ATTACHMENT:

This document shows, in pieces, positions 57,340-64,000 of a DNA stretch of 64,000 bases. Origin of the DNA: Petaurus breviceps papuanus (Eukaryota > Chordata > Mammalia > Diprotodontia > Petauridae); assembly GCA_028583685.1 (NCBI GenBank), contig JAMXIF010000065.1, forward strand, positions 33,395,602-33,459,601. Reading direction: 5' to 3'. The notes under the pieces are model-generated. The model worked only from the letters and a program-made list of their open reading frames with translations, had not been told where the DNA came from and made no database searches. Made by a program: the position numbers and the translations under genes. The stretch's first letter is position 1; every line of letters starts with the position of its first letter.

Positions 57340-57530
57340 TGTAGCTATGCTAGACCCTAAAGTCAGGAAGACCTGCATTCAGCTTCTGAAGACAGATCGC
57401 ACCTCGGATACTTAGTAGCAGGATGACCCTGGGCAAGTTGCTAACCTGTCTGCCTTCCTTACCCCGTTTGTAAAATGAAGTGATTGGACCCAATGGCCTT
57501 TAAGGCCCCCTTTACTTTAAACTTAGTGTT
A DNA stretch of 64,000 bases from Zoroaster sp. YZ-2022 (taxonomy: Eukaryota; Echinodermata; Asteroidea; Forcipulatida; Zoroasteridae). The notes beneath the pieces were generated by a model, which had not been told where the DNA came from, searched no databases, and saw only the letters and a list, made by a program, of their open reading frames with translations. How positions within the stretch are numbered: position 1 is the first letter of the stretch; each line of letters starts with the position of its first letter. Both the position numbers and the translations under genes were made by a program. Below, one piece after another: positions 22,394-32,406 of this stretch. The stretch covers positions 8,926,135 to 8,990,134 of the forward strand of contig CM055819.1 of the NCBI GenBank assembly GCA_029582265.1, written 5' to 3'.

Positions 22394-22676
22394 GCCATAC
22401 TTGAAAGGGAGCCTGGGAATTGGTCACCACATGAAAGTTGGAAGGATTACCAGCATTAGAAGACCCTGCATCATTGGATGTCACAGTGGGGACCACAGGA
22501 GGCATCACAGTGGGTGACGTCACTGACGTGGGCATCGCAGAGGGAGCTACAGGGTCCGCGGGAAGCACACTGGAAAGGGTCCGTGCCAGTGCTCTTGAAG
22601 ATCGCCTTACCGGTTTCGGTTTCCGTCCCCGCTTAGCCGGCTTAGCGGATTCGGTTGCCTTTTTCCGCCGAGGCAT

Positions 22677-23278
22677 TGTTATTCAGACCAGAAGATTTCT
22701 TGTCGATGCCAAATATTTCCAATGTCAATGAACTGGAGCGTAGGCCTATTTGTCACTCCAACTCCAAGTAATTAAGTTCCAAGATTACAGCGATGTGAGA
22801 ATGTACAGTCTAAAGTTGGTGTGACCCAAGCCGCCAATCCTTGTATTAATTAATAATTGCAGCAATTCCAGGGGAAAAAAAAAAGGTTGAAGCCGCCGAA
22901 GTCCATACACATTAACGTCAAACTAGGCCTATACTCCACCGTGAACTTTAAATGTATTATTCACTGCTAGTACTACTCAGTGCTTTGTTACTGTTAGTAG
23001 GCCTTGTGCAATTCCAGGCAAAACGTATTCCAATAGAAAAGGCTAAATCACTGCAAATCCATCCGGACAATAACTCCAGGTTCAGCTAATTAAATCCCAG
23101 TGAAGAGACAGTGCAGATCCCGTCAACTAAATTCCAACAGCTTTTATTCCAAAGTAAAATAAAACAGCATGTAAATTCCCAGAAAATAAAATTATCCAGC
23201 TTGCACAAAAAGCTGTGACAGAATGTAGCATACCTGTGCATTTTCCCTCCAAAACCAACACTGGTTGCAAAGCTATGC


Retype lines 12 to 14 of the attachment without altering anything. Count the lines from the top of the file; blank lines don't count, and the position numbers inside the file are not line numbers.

Positions 22677-23278
22677 TGTTATTCAGACCAGAAGATTTCT
22701 TGTCGATGCCAAATATTTCCAATGTCAATGAACTGGAGCGTAGGCCTATTTGTCACTCCAACTCCAAGTAATTAAGTTCCAAGATTACAGCGATGTGAGA